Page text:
I've talked a lot in this blog about the way relationships shift or die out from complications relating to our chronic conditions, but in this post I'd like to discuss the flip-side of that issue. I'd like to tackle how cultivating deep relationships can actually prove to be a healing aspect on your journey through pain and illness. -ktg-
Pain is a difficult challenge on the best of days, but what many healthy people don't realize is often the most crippling thing about chronic pain is the utter isolation it creates. When other people your age are off making friends, growing in their chosen career, starting families, and living their lives, you are managing doctor appointments, counting prescriptions to see if you have enough to last to the end of the month, and trying to decide how many spoons you're willing to spend on taking a shower for the day.
This makes meaningful relationships difficult, but they are no less important. If anything, the extreme strain put on relationships from health problems actually highlights the fact that we are created as social beings. We are not designed to live by ourselves without a social support structure in place. We are meant to live in community and share our lives with others as they do with us.
This requires purpose and intentional choices. Deep, meaningful relationships will not just naturally develop for most people. You do not suddenly wake up one day and magically find lifelong friends popping up in your yard with the dandelions. Maintaining and sustaining relationships of this magnitude requires emotional investment, physical presence, gut-wrenching empathy, and in most cases a whole lot of time. Just because you've known someone's name and address for twenty years does not mean you know them. Just because you see someone everyday does not make you good friends. Years of small talk is really just...a whole lot of small talk at the end of the day. I don't know about you, but I don't feel especially close to people I can only discuss the weather with.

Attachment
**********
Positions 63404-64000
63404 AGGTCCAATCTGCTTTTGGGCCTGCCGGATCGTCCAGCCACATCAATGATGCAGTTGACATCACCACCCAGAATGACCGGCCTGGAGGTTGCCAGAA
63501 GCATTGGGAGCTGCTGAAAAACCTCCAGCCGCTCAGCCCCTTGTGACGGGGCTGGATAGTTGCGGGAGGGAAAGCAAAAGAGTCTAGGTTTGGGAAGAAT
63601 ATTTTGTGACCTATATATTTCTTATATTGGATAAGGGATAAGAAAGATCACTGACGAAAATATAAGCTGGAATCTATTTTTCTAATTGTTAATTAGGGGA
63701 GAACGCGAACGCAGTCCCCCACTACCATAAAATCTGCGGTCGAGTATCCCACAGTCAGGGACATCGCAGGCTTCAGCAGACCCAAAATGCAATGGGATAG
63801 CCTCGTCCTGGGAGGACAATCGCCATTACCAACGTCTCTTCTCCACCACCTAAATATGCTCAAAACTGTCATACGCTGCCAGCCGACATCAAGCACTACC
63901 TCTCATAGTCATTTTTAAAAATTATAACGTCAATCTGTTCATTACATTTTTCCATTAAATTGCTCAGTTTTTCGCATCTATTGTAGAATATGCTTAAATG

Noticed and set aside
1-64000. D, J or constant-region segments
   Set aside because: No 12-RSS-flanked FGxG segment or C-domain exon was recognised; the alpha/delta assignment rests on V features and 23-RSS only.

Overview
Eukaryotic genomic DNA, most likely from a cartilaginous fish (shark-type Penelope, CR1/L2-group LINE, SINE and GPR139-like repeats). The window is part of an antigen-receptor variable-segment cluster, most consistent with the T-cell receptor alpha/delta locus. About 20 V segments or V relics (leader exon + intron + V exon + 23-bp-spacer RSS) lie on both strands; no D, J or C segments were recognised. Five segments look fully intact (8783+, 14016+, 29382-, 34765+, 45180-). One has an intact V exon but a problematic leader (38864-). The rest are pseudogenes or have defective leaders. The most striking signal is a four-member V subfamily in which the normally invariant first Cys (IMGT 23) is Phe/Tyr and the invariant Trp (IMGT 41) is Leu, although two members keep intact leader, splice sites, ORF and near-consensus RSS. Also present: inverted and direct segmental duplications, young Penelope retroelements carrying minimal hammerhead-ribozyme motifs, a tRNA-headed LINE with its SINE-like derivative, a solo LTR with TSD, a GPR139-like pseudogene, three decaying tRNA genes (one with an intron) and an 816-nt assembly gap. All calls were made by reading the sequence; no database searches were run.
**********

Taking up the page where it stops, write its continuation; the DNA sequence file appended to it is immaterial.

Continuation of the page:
A difficult reality I am coming to these days is that true friendship is deciding whose struggles you're willing to take part in. Whose burden are you willing to take a piece of? Whose hopes and dreams are you willing to listen to for the fiftieth time? Whose sadness are you willing to weep over? Whose life do you want to care about? Whose children do you love like your own? Who will you spend time getting to know, even if it's hard?
This is relationship. This is what truly creates family. This is what makes those nights of sitting awake at 3am wishing for the comfort of sleep bearable. This is what makes you continue to sort out the pills when it would be easier to just give up. This is what makes the "good pain days" worth waiting for. This is what makes us human.